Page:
Home Tech Why Europe’s Corporations Have Been Left Behind By Big Tech And Is A Fightback Already Too Late?

Why Europe’s Corporations Have Been Left Behind By Big Tech And Is A Fightback Already Too Late?

by Paul
Tesla

Tesla is currently worth over $130 billion. Volkswagen, Europe’s largest car maker and until recently the world’s second most valuable behind Japan’s Toyota, is worth a little over $86 billion. Tesla is, then, currently worth over 50% more than Volkswagen.

Over the first nine months of 2019, Volkswagen 186.6 billion euros in sales for an adjusted operating profit before special items of 14.8 billion euros. The company’s full year results have not yet been published. Tesla’s, however, have. The U.S. electric car maker earned $24.6 billion over the whole of 2019. That’s about 22.35 billion euros. It lost $4.92 a share for the year, or $862 million.

In nine months, Volkswagen earned over eight times more than Tesla did in twelve. Volkswagen also registered a near $15 billion adjusted operating profit over those nine months to the almost $1 billion loss Tesla fell to for the whole year. But financial markets value Tesla at over 50% more than they do Volkswagen.

In 1997, when Steve Jobs came back to Apple as CEO, the company was worth $3 billion. At the time, that was less than a tenth of the value of Europe’s largest industrial group – Siemens. 23 years later and Siemens still is Europe’s largest industrial group. It’s worth just shy of $100 billion.

Apple’s current market capitalisation is $1.4 trillion. Not only does its value dwarf that of Siemens, Apple is today worth more than the thirty largest companies in Germany combined. The UK’s largest public company is Shell. The oil and gas giant is valued at around $207 billion. Not far off seven times less than Apple.

The fact that a single U.S. tech company is worth more than the combined value of the thirty largest companies from Europe’s largest economy, the fourth largest in the world, and more than the top 15-ish most valuable companies listed on the London Stock Exchange, Europe’s biggest, illuminates a stark reality. Europe, and most of the rest of the world (Apple’s market value is roughly the same as the combined value of Australia’s biggest 200 public companies), is in danger of being left behind by the technology advancements of the 21st century.

The only genuine challenge the USA’s big tech companies face today in their quest for world domination comes from China.

Why Has Europe And Most Of The Rest Of The World Been Left Behind By Big Tech Out Of The USA?

The largest tech companies from the USA, and to a slightly lesser extent China, are producing software that is, as venture capitalist Marc Andreessen put it “eating the world”. They are rapidly expanding horizontally, and sometimes vertically, from their core businesses to the extent that they threaten the traditional powers in almost every conceivable sector of industry and services.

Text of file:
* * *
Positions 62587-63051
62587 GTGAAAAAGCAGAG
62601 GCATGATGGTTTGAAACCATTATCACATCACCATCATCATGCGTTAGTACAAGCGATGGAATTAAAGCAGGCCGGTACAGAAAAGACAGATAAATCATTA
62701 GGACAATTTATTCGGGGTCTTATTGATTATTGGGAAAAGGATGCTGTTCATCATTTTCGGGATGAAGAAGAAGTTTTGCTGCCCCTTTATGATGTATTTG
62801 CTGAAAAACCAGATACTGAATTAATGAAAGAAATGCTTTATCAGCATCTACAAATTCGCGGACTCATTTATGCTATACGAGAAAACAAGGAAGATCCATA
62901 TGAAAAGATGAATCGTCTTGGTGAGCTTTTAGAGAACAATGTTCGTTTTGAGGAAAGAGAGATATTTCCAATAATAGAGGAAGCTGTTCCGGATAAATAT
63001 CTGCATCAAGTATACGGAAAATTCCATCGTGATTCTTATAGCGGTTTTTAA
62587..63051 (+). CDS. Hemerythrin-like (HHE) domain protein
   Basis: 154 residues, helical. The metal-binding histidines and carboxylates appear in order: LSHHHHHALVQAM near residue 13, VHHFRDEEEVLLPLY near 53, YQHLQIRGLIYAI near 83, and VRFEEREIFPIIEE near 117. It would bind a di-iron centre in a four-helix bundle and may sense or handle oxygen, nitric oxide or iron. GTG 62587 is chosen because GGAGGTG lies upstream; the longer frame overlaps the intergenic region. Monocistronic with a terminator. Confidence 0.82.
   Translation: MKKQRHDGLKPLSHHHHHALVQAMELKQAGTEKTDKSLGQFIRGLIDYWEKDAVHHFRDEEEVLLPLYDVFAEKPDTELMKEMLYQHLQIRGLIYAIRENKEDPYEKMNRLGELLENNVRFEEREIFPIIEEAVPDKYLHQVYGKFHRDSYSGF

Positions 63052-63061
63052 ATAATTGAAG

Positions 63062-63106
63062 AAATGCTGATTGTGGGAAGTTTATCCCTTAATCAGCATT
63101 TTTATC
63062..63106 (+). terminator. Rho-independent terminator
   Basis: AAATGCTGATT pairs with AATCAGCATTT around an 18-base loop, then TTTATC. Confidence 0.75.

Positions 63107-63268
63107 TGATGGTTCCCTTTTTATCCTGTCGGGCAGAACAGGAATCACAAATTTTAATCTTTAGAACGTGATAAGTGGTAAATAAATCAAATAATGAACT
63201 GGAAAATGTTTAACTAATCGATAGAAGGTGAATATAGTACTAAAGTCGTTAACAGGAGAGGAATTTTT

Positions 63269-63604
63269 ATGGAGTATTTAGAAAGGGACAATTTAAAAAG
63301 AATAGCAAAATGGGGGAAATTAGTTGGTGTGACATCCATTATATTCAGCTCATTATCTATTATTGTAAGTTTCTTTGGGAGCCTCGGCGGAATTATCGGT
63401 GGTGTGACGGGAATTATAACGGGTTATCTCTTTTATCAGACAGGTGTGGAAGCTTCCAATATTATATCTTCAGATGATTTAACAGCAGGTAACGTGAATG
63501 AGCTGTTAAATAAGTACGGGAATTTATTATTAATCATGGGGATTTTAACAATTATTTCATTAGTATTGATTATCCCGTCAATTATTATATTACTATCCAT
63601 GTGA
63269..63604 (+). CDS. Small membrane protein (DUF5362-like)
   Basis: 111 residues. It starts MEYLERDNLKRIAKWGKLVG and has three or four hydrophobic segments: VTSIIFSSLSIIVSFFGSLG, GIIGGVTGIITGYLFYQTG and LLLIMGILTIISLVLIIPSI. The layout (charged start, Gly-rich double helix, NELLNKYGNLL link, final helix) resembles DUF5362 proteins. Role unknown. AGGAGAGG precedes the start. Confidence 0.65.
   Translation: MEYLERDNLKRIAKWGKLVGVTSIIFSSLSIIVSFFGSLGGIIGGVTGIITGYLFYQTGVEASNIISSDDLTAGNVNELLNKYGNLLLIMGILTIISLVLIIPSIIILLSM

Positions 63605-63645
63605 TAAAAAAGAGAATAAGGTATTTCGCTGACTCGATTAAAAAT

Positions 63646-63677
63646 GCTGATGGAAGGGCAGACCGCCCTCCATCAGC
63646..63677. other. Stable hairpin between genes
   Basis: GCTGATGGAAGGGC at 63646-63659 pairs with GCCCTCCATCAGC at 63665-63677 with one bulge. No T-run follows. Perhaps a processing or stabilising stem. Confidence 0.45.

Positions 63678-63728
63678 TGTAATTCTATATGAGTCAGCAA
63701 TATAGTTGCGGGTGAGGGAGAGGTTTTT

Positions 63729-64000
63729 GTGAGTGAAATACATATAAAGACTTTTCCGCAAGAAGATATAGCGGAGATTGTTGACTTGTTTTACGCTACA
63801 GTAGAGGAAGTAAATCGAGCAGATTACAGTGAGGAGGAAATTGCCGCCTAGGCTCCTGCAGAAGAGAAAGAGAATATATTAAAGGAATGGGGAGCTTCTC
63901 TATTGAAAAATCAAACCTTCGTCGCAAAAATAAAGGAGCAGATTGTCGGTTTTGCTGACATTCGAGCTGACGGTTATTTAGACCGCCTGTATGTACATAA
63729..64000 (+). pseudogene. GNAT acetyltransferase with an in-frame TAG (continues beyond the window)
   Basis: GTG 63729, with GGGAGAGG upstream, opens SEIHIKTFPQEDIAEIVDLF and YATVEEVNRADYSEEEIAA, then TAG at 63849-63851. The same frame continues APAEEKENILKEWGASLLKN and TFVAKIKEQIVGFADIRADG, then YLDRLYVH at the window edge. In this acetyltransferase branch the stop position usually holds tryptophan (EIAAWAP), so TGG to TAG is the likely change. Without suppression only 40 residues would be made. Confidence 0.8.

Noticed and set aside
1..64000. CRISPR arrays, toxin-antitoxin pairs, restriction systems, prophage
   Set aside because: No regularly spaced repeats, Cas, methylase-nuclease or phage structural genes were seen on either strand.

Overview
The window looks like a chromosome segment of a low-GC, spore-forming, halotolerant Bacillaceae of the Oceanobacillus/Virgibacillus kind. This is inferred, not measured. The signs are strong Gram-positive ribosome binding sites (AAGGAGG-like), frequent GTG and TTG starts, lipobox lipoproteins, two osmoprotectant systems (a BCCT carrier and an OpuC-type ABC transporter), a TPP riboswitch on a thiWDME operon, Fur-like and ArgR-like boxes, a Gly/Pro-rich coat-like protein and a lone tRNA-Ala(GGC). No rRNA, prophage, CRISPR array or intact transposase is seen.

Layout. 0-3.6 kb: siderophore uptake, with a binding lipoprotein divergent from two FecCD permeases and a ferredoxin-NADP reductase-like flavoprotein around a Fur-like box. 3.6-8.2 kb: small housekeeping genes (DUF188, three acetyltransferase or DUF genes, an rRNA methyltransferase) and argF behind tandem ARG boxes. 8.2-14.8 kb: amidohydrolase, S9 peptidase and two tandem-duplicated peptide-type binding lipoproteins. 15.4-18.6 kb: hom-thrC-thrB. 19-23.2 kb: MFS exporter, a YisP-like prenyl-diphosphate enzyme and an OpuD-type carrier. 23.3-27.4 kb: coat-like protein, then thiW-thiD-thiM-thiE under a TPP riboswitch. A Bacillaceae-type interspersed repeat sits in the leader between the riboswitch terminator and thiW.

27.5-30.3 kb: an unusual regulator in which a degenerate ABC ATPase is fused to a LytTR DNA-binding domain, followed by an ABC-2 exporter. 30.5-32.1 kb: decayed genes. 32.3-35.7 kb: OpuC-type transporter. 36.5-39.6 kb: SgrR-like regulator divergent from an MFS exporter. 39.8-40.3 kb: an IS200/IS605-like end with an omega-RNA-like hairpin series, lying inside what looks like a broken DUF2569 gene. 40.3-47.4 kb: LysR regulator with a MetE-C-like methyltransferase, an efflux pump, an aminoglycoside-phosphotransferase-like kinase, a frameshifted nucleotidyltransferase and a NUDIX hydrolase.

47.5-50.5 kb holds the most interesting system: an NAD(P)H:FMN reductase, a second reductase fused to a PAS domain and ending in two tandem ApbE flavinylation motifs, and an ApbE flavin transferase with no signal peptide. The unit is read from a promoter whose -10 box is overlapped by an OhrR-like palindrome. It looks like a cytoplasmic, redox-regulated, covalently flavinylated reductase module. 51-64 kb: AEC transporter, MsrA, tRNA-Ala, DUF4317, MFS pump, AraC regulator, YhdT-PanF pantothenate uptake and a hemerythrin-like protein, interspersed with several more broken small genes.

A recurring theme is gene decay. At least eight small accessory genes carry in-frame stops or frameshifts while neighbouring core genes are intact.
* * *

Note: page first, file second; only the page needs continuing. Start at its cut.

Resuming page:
It’s not even that European businesses are doing badly. Over the past twelve months Germany’s DAX 30 index of the country’s 30 largest companies has gained 22% and today sits close to record highs. The UK’s FTSE 100 gained 12%, despite Brexit, and is also close to record highs, set in early 2020.

But Apple’s value has more than doubled over the same period. A similar story has unfolded for Tesla, Microsoft, Amazon, Alphabet and many of the other giant tech companies listed on Wall Street exchanges. And with the next couple of decades set to be dominated by AI, Internet of Things and ecommerce, the U.S. tech giants, with their Chinese peers on their tails, seem far better positioned for growth than companies in Europe and elsewhere. The gap could, very conceivably, get much bigger. There is a feeling that Europe may have “missed the train on technology – the sector that is dominating the 21st century”.

The impact AI is forecast to have on almost every conceivable sector over the next few decades could also see the hardware-orientated engineering, high quality manufacturing and materials industries that Germany’s economy excels at disrupted by digital technology. The UK and its service-sector dominated economy isn’t necessarily better protected.

What’s The Key To Big Tech’s Success?

The success of the biggest digital technology companies stems from the fact that they have not only created popular products consumers are prepared to pay for. That would simply have seen the evolution of large tech companies making digital products. Not the vast, sprawling empires with the cash mountains to fund the extension of their tentacles into almost every sector conceivable.

As German chancellor Angela Merkel put it last year:

“It’s no longer enough to merely sell a product. One also needs to develop new products from the data on these products.”

Big tech has harnessed the data gathered by their core products to not only develop new products. The most successful, those that are beginning to dominate whole swathes of the economy in a way no single company ever has, are those that have succeeded in establishing habits in users that keep them in near constant connection. Like iPhone users who check their phone every several minutes, or social media that keep dragging users back into their ecosystem through notification-fuelled FOMO.

Alphabet and Facebook are profiting from their huge databases on scraped user behaviour in ways most barely begin to understand. And they are getting ever deeper and more sophisticated in how to monetise that data.

What the biggest tech companies also have in common is that they all also fit the description of “net states”, coined by Columbia University’s Alexis Wichowski. The term is defined as “digital non-state actors unrestrained by borders which, in some cases, have more influence than major governments”.

She goes on to describe how:

“Once you purchase a product, that’s sort of the end of the transaction, whereas with net states there’s an ongoing relationship on a daily, even hourly basis — as we upload data or use their service”.

Oprah Winfrey astutely and succinctly reflected on why the platform of Apple’s new video content streaming service had attracted her as an executive producer with a sentence that will almost certainly only gather weight with time: